August 25, 2016 - University Announcement About Zika Virus
June 10, 2016 - University announcement about zika virus
Feb. 2, 2016 - University Announcement About Zika Virus
ZIKA VIRUS: FREQUENTLY ASKED QUESTIONS
What is Zika virus and how is it transmitted?
- Zika virus is primarily transmitted to humans through the bite of infected mosquitos.
- It can be spread from person to person through mosquito bites and through sexual contact.
- Anyone traveling to, or living in, areas where transmission has been reported is at risk of becoming infected. Areas of concern continue to evolve. Updated Zika information including evolving areas of concern, “Areas of Zika” can be found here: www.cdc.gov/zika/index.html
- A sexual partner of someone who has traveled to or is living in an active Zika area is at risk of becoming infected.
- A pregnant woman infected with Zika virus can transmit the infection to her baby in utero.
- There are currently no vaccines to prevent or medications to treat Zika virus.
What are the symptoms of Zika virus?
- About 1-in-5 infected people will develop symptoms.
- Common symptoms include: fever, rash, joint ache, red eye, muscle pain, headache.
- Zika virus illness is usually mild and the symptoms may last from a few days to a week.
- Zika infection has been associated with Guillain-Barré syndrome but this is rare.
- Pregnant women who have the disease may have babies with head and brain anomalies as well as other potential birth defects. Pregnant and soon to be pregnant women are the main concern with Zika.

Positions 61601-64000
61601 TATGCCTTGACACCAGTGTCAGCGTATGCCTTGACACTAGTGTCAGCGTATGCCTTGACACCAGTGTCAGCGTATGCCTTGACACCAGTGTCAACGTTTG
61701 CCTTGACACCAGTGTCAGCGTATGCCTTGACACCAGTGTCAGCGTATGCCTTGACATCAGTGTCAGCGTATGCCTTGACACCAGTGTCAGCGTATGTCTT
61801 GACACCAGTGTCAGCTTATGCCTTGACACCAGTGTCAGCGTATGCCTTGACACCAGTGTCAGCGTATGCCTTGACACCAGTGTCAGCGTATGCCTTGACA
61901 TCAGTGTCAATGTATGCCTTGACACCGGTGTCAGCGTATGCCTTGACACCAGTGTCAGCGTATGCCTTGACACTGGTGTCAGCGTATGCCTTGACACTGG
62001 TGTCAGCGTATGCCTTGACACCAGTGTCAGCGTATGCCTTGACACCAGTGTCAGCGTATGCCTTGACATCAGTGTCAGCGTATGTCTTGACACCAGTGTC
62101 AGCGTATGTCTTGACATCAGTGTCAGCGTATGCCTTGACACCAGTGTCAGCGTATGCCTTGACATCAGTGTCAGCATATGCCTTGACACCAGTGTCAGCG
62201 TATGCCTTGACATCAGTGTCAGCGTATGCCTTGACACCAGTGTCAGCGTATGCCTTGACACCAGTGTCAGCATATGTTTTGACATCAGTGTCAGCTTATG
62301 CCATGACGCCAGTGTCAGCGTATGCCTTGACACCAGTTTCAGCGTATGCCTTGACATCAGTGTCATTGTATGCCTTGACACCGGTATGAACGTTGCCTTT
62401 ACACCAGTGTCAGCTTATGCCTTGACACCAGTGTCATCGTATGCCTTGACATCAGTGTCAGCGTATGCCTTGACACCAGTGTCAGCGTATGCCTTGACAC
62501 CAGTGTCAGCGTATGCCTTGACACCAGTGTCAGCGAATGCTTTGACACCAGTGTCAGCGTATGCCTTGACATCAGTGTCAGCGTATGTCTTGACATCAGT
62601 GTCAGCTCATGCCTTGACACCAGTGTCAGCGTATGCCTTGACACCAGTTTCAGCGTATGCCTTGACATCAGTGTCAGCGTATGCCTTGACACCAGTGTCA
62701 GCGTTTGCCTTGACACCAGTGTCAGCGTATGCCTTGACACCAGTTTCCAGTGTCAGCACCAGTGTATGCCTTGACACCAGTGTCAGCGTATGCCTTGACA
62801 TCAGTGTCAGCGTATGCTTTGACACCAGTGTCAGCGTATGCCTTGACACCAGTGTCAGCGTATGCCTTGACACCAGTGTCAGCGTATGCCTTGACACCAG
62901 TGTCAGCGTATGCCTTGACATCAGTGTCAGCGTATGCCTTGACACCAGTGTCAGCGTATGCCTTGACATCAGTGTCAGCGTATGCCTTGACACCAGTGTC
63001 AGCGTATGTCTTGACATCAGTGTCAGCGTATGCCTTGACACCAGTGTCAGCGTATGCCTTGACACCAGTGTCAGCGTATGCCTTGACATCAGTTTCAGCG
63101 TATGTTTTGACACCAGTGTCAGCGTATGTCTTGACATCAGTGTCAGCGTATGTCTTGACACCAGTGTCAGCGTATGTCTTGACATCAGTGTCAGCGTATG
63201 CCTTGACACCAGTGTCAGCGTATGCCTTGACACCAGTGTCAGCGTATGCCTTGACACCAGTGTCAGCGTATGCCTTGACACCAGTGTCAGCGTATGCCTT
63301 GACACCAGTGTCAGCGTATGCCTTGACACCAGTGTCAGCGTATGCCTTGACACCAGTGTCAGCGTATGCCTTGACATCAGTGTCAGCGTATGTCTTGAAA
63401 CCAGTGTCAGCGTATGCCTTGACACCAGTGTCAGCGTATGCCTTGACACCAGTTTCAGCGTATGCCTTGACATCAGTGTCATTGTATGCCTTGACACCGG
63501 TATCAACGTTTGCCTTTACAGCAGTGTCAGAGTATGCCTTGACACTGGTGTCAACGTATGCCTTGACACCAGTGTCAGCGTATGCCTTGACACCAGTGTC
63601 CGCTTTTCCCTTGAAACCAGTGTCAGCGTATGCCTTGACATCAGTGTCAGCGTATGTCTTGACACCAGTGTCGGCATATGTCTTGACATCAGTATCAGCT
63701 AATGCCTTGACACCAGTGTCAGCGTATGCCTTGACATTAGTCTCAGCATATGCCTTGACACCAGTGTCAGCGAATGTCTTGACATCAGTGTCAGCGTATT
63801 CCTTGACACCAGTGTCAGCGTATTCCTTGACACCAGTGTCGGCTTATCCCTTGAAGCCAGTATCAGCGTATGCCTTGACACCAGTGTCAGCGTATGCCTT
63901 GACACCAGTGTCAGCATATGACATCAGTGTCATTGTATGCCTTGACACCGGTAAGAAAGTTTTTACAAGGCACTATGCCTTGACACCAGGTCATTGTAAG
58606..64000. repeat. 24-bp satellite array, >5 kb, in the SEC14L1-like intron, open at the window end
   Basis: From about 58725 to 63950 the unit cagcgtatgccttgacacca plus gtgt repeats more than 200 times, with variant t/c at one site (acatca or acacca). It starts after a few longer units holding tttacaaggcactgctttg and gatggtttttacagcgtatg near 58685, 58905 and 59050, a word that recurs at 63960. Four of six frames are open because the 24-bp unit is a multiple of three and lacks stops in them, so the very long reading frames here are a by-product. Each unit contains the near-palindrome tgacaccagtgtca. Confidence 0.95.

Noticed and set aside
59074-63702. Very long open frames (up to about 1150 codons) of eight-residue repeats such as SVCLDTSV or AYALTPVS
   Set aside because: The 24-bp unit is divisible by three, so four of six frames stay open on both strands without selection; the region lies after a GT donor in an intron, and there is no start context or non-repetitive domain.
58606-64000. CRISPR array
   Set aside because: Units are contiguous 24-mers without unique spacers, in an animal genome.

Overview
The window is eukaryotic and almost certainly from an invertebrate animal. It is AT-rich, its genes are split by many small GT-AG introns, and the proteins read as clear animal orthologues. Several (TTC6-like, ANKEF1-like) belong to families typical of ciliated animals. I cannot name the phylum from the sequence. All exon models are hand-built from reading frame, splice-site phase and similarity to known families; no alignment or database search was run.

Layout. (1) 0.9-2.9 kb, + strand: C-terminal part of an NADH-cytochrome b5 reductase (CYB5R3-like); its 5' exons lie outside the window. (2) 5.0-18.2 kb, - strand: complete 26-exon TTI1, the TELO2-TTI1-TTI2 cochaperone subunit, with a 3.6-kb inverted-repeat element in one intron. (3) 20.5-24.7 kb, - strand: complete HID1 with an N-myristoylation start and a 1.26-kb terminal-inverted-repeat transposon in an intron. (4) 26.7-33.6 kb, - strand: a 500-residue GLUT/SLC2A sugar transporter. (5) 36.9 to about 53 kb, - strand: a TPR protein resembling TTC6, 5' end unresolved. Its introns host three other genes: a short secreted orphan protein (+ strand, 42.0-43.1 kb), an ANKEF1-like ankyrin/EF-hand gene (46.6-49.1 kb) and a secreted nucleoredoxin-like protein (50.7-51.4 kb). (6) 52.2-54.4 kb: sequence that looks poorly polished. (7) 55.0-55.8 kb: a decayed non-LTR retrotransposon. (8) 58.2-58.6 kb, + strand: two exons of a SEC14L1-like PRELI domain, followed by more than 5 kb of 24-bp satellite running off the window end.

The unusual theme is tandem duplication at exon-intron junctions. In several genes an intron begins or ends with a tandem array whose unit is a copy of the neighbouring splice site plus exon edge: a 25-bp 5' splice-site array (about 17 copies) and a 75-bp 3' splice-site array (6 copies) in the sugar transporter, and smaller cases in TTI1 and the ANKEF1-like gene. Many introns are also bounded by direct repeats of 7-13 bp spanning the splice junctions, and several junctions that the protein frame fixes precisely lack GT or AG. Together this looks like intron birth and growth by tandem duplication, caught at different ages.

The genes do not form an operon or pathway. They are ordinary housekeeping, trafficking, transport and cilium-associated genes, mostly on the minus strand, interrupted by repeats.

What to do:
- When travelling abroad Zika is only one of a number of things to consider. A discussion with a medical provider prior to travel is strongly encouraged.
- If you travel to a Zika area, protect yourself from mosquito bites by wearing long sleeves and pants, using insect repellants, permethrin, nets, air conditioning and screens. http://www.cdc.gov/zika/prevention/index.html
- If you have travelled to a Zika endemic country and you become ill within two weeks with fever, rash, joint ache, red eye, muscle pain or headache seek medical attention and mention your travel history. See below for additional information.
- The CDC recommends the use of mosquito repellant for three weeks after returning from a Zika area to prevent the potential spread of the virus to others via mosquito, even if you were not knowingly infected.
- Georgetown students can seek care or advice at the student health center: https://studenthealth.georgetown.edu/medical-care or (202) 687-2200.
- Georgetown faculty and staff can seek care or advice from their primary care physician or nurse practitioner.
- Georgetown university travel and safety advice is here: https://globalservices.georgetown.edu/travelandsafety
- Additional travel related information regarding Zika can be found here: http://wwwnc.cdc.gov/travel/page/zika-travel-information
- Additional Zika information: http://www.cdc.gov/zika/index.html